On Monday, Dutch Prime Minister Mark Rutte issued a formal apology for the country’s role in slavery over 250 years, referring to it as a ‘crime against humanity’. The apology comes over 150 years after slavery was abolished in the colonial possessions of European nations, including Suriname, islands like Curacao and Aruba in the Caribbean, and Indonesia in the East.
In a speech in The Hague, Rutte apologised on behalf of the Dutch government for the nation’s previous conduct. Living in the present, he remarked, ‘we can only recognise and denounce slavery in the sharpest terms as a crime against humanity’. For the occasion, Dutch ministers have travelled to seven former colonies in South America and the Caribbean. The Dutch finance minister and deputy prime minister, Sigrid Kaag, stated last week during an official visit to Suriname that a ‘process’ will start building up to ‘another tremendously crucial event on July 1 next year’.
Then, at an annual event known as ‘Keti Koti’ (Breaking the Chains in Surinamese), descendants of Dutch slaves will commemorate 150 years of freedom from slavery. However, the proposal has drawn criticism, with organisations and some of the impacted nations claiming it was hurried and that the Netherlands’ lack of engagement smacked of a colonial mindset. However, Rutte stated in his address on Monday that picking the ideal time was a ‘difficult problem’. ‘ There is not one perfect phrase for everyone,’ he stated. ‘There is not one suitable spot for everyone’.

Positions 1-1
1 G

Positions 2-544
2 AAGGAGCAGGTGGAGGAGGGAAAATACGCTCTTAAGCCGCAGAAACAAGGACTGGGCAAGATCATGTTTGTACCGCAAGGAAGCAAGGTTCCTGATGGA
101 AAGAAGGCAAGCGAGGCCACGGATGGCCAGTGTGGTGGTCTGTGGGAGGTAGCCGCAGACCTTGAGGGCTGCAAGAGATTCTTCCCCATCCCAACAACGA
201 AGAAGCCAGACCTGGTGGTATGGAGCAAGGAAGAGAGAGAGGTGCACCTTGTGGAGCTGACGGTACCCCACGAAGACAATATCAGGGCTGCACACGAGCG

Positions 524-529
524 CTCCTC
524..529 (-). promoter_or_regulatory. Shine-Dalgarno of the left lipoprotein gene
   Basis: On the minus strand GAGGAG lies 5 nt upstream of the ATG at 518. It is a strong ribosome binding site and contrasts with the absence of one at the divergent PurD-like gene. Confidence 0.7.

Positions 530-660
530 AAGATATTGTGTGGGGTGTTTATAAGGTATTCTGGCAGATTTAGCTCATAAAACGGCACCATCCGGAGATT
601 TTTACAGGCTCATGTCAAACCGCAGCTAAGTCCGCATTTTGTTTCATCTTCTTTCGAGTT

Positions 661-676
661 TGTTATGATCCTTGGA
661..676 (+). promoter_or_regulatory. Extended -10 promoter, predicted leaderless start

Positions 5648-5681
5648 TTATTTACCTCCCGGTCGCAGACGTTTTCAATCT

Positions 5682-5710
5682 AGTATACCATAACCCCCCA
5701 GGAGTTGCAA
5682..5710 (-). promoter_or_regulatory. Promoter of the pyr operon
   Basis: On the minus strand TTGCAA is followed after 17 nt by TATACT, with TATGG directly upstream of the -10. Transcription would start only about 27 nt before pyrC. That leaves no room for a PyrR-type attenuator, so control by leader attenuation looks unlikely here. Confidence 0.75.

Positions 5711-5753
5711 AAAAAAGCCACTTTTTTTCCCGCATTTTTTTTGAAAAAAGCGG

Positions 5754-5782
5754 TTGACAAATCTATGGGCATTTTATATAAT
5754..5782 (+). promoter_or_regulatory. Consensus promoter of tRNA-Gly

Around 600,000 Africans were transported as slaves by the Dutch, primarily to South America and the Caribbean, to support their ‘Golden Age’ of power and culture. The Hague, Utrecht, Rotterdam, and Amsterdam have all issued formal apologies as a result of mounting domestic pressure. Suriname, Curacao in the Caribbean, South Africa, and Indonesia, where the Dutch East India Company had its headquarters in the 17th century, were just a few of the territories that the United Provinces, now known as the Netherlands, controlled during the height of their colonial empire. The Netherlands has recently been struggling with how much of its ancient cities and museums packed with works by Rembrandt and Vermeer were based on such violence.
Sint Maarten’s prime minister says she will not accept an apology from the Dutch if it is made on Monday. Slavery was formally abolished in Suriname and other Dutch-held lands on July 1, 1863. But the practice only really ended in 1873 after a 10-year ‘transition’ period. An apology should come on the 150th anniversary of that date, in 2023, campaigners say. Slavery commemoration groups say any apology should come on the 150th anniversary of that date, in 2023, instead of the ‘arbitrary’ date of December 19 this year.